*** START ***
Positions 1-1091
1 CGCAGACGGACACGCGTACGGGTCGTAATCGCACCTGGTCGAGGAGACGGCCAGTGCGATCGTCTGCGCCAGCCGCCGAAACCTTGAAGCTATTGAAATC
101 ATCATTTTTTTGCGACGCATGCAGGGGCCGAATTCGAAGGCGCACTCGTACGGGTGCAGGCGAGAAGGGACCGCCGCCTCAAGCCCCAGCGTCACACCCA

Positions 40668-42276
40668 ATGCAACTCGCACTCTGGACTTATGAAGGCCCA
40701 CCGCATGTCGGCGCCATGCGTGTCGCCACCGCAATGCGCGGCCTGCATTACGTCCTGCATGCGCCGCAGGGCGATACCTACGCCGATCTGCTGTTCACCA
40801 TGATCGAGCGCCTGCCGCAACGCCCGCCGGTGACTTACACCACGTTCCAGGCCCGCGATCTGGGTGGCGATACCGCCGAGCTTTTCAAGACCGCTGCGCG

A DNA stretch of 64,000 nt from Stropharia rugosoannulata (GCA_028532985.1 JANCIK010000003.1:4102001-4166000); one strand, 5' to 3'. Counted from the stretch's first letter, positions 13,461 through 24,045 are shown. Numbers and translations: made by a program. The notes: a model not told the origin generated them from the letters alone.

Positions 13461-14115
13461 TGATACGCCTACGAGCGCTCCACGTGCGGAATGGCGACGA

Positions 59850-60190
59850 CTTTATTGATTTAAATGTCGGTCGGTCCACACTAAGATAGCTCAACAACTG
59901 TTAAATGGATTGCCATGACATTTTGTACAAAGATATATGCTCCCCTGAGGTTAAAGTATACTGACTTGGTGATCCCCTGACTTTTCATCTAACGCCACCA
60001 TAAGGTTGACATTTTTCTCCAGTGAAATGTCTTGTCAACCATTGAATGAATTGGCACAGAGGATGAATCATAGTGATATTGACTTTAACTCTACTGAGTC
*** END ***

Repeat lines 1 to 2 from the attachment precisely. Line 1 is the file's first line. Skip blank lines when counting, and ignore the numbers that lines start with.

Positions 1-1091
1 CGCAGACGGACACGCGTACGGGTCGTAATCGCACCTGGTCGAGGAGACGGCCAGTGCGATCGTCTGCGCCAGCCGCCGAAACCTTGAAGCTATTGAAATC